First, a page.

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|Elinor Tormented by her Love for Edward. (Long)
Written by Rachel G
(10/16/2009 2:46 p.m.)
Amidst all the "Sturm und Drang" of Marianne and Willoughby's relationship, it is easy to overlook the drip, drip, drip of suffering which Elinor endures concerning her love for Edward through most of the novel. Here is a catalogue of Elinor's pain:-
Elinor falls in love with Edward at Norland in the Spring. Unsure of the extent of his regard, she is cautious and does not feed her passion. Marianne accuses E of being cold-hearted; she and Mrs D ignore what Elinor says and continue to regard it as certain that she and Ed will marry, making Elinor's uncertainty more painful.
Fanny gets wind of the attachment and is offensive. By September the Dashwoods driven away to Devonshire, forcing separation of E and Ed.
At Barton E has to endure teasing by Mrs J and Sir John about her suitor who's name begins with an F. She has to watch Marianne's season of happiness with Willoughby.
In November Ed visits soon after W. has left. E is mortified by his coldness and reserve, vexed and half angry. He relaxes a bit but his low spirits and inconsistent manners to her leave E doubting his affection. The episode of the hair ring shows Elinor clutching at straws and explaining Ed's coolness away, but when he has left she feels grief.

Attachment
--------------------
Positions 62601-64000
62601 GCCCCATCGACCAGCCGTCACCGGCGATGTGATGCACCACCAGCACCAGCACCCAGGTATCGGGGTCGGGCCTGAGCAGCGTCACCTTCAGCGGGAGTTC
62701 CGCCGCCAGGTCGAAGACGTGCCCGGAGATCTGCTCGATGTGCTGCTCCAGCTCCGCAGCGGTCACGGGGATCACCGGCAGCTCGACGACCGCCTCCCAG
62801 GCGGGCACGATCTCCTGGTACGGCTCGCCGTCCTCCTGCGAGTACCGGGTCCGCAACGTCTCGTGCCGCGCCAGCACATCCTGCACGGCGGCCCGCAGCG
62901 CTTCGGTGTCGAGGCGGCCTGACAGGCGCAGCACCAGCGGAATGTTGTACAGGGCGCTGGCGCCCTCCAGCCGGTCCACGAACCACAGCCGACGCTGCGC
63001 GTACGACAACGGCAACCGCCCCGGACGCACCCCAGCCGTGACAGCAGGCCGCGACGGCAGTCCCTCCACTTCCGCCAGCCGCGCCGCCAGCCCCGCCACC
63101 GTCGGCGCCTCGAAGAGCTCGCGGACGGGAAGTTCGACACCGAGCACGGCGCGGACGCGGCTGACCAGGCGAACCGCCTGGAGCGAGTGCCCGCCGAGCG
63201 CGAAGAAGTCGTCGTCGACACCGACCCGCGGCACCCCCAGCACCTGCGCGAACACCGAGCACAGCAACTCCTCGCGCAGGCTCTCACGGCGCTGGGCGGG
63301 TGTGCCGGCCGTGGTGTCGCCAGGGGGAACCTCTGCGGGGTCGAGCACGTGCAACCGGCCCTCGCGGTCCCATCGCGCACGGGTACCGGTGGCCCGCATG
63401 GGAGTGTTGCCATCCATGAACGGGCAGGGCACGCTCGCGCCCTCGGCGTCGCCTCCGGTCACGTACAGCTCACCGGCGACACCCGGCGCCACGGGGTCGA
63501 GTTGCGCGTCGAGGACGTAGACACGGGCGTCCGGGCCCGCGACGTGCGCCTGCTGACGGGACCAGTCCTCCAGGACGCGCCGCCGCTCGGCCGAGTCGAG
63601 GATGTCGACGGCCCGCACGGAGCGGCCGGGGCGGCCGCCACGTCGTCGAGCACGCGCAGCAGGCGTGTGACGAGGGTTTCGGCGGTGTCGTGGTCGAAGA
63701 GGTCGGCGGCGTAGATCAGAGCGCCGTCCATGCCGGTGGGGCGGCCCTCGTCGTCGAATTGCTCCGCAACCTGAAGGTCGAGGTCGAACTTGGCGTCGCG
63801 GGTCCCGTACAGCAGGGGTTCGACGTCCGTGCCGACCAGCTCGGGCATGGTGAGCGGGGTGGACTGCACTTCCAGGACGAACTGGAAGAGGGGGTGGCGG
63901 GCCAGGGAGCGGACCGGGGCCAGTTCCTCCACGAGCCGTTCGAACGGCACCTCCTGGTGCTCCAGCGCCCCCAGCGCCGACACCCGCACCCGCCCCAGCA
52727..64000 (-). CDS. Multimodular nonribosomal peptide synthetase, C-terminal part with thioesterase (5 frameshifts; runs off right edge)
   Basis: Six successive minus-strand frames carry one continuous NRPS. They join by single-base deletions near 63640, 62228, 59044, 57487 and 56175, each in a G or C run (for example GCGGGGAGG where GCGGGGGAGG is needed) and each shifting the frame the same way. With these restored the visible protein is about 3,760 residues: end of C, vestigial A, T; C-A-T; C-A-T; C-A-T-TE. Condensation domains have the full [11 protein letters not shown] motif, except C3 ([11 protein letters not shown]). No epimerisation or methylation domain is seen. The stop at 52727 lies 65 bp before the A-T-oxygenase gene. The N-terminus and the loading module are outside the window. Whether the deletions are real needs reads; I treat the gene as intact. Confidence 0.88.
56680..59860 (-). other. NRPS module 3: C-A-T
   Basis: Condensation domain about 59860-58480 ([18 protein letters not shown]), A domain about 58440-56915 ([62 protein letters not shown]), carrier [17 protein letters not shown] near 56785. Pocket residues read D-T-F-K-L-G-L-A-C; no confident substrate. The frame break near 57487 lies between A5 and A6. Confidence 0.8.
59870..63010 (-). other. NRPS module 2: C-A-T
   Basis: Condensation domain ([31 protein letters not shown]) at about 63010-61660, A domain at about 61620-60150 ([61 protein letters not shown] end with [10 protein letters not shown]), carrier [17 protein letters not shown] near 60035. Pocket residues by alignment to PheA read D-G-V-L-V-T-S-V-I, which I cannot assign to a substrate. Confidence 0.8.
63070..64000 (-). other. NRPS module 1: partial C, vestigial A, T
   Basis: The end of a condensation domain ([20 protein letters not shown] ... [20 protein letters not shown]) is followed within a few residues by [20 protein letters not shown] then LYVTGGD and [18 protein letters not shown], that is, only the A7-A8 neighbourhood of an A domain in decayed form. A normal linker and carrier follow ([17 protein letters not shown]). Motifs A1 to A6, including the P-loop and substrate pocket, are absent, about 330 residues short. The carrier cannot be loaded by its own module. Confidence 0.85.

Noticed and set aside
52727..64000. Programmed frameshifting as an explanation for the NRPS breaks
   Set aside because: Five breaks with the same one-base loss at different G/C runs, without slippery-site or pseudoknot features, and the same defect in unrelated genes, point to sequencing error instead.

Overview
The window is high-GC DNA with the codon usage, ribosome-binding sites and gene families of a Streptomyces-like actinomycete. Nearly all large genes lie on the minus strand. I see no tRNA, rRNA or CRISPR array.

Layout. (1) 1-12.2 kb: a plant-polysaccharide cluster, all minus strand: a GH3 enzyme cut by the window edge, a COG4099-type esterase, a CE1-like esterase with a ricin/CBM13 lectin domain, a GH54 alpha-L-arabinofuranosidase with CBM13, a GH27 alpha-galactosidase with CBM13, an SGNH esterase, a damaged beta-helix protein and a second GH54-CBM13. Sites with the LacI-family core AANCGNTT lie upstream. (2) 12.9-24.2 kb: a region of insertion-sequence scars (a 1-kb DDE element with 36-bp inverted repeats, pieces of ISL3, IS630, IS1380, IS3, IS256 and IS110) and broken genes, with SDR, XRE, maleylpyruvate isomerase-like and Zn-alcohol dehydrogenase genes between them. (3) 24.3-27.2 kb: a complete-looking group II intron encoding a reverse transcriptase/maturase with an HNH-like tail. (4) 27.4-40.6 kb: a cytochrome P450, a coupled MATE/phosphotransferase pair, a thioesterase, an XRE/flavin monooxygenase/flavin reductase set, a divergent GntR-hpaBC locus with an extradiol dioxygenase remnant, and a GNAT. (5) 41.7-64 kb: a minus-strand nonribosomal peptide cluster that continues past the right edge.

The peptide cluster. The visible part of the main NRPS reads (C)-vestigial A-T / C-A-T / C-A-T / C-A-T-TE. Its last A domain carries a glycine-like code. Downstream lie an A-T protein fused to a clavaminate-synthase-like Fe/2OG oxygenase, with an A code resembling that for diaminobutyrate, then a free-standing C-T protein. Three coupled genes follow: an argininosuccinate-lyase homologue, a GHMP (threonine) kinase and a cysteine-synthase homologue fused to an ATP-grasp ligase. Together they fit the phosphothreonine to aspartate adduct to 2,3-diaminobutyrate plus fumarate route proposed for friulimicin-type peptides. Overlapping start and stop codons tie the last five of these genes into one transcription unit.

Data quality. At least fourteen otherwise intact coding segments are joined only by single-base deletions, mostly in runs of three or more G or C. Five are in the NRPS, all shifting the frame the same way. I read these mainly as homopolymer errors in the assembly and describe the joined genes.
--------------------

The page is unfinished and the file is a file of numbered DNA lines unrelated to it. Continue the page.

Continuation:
Lucy arrives and reveals she is engaged to Ed. Her repeated malicious needling of Elinor is very hurtful, and by getting her to promise secrecy effectively denies E the possibility of any emotional support.
Sensibly, E hopes to see Ed as little as possible, but contrary to her wishes she has to go to London with Marianne and Mrs Jennings.
Just as the waves made by Willoughby's rejection of Marianne begin to subside Lucy comes to Town. Her malicious digs at Elinor recommence immediately; this persecution continues throughout the time in London.
Elinor also frequently hears news or discussion of Ed from Mrs Jennings, John Dashwood, Sir John etc. None intend to cause her pain, but it means that she has no respite from her unhappiness.
Lucy makes Elinor her confidante. Ed is in Town; E is glad that he calls and leaves his card and glad to have missed seeing him.
Invited to dine with John and Fanny, E hardly knows how she will bear seeing Ed and Lucy together. Ed is absent from the dinner; Mrs Ferrars' dislike of E is almost enough to make her glad that she will never be part of that family. Though meant to be supportive, Marianne's intervention draws everyone's attention to the fact that they may be making E unhappy (more ammo for Lucy!)
Ed comes to call while Lucy is there - an excruciatingly awkward meeting in which E has to bear the burden of making civil conversation. Afterwards, E hopes that Ed won't call often and fears a repetition of the pain she has just endured.
Lucy and her sister invited to stay with John and Fanny, suggesting considerable goodwill towards Lucy. Reports by Sir John strengthens E's conviction that Lucy is becoming accepted by Ed's family.